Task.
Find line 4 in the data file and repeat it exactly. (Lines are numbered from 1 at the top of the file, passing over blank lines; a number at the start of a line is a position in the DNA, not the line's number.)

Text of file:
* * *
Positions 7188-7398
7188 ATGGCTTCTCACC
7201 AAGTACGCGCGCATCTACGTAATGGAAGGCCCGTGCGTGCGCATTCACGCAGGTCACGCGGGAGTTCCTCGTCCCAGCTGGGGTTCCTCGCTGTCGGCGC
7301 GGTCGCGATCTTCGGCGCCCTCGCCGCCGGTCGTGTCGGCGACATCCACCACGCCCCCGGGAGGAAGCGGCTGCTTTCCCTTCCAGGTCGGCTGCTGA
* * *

7301 GGTCGCGATCTTCGGCGCCCTCGCCGCCGGTCGTGTCGGCGACATCCACCACGCCCCCGGGAGGAAGCGGCTGCTTTCCCTTCCAGGTCGGCTGCTGA